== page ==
Softball and field hockey dominated her athletic life, along with dancing. And, in her free time, Frost joined 4-H club, a service organization for children.
“I was the president of the club at one point,” Frost said earlier this season, chuckling, “President of a bunch of elementary schoolers.”
But field hockey reigned supreme for Frost, who joined Gambrills-based SPark Field Hockey Club and quickly established herself as one of the top goalkeeper prospects in the nation.
“I got picked to the under-17s junior national team, and I was like ‘Oh my gosh,’” Frost said, “‘I’m good at this.’”
Shortly thereafter, Frost committed to Maryland, setting the course for what would be a whirlwind first four years in College Park.
She had to wait her turn, though. When Frost first arrived in 2016, she was greeted with a redshirt, with former Maryland goalkeepers Sarah Holliday and Sarah Bates embroiled in a tightly-contested battle for the starting spot.
She continued to bide her time as Holliday became the unquestioned starter, and saw only 11 appearances combined in her sophomore and junior seasons.
But the Glenelg alum was always ready, and eventually, she got her chance after Holliday graduated last year.
“Noey’s new, but she’s not new,” coach Missy Meharg said earlier this season. “[She’s] been looking at this opportunity, and I’m not surprised.”
Frost impressed over the course of the season, finishing the season with the third-best save percentage and goals-against average in the country. She added five shutouts and was named the NFHCA Division I Defensive Player of the Week on two occasions.
And Sunday, Frost bookended her season with yet another impressive display, putting the Terps in position to claim a momentous victory against a talented Virginia side that outshot Meharg’s squad, 17-6.
While an overtime winner ultimately cut Maryland’s season short, Frost’s development over the course of her career provides the Terps with a foundational piece to build upon. And with the redshirt senior returning to College Park next season, Meharg will be looking for a similar level of performance from her top netminder.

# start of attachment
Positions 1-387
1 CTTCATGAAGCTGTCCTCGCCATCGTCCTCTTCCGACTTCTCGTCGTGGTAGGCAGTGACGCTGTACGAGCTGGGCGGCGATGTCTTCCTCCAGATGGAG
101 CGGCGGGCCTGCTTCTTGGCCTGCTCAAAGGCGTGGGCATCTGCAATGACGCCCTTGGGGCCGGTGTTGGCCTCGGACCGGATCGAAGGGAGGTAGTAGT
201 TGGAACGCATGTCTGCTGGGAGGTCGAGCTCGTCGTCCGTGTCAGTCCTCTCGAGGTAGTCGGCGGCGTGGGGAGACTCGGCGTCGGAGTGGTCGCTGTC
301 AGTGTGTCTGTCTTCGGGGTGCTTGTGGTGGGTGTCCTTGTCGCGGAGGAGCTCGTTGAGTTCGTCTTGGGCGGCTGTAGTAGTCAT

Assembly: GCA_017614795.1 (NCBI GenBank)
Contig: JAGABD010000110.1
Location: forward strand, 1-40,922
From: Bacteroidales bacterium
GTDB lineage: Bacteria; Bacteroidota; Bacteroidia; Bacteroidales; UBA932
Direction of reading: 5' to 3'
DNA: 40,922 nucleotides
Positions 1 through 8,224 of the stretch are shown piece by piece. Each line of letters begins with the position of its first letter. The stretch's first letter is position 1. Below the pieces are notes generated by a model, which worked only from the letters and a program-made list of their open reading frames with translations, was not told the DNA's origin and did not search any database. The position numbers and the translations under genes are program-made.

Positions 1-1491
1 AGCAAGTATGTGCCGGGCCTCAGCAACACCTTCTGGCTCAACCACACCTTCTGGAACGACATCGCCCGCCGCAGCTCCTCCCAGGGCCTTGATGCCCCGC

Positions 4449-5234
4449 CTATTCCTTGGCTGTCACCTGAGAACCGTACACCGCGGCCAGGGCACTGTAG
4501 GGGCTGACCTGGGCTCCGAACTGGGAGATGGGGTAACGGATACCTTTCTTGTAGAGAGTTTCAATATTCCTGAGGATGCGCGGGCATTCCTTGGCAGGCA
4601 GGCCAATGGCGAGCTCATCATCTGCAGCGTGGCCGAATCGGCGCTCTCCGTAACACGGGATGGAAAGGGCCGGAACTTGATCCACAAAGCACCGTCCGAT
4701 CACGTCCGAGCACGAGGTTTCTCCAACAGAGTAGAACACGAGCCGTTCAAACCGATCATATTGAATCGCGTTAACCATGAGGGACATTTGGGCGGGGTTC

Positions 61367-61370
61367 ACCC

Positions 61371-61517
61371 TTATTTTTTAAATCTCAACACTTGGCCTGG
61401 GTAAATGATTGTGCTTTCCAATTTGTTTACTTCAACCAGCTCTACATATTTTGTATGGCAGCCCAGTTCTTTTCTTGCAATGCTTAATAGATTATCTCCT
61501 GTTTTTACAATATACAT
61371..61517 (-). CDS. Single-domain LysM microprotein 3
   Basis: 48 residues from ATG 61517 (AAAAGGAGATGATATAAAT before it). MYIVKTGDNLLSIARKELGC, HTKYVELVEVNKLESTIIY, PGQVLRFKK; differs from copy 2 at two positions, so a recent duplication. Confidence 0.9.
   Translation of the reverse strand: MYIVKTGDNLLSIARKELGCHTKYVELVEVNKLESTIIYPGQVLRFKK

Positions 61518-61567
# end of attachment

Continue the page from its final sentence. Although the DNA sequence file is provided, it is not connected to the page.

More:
“She’s a pleasure to coach,” Meharg said. “She did her time as a redshirt. She’s now got the groove, and she knows what it takes.”
Northwestern field hockey’s significant 2019 strides
An incredible season didn’t accomplish all of the Wildcats’ goals, but it laid the groundwork for a bright future.
By Lia Assimakopoulos
@NUFHCats on Twitter
When Puck Pentenga played her final few minutes in Evanston last November, Northwestern field hockey seemed largely prepared for a rebuilding season in 2019.
Little did anybody outside the program know that redshirt first year Bente Baekers, who sat out all of last season with an injury, would step up to become the future of Wildcat field hockey, leading the team offensively and putting together an outstanding season.
Northwestern finished its 2019 campaign with a 14-8 overall record and a 5-3 Big Ten mark. The Wildcats capped off their season by advancing to the semifinals of the Big Ten tournament and earning an at-large bid to the NCAA Tournament for the first time since 2017.
Back in September, the fate of the Wildcats’ season was largely up in the air, with 11 ranked teams lined up ahead of them. However, after starting its season 2-2, Northwestern went on a tear, winning eight straight games including victories over No. 13 Boston College, No. 15 Wake Forest, No. 12 Ohio State, No. 24 Michigan State and No. 9 Michigan.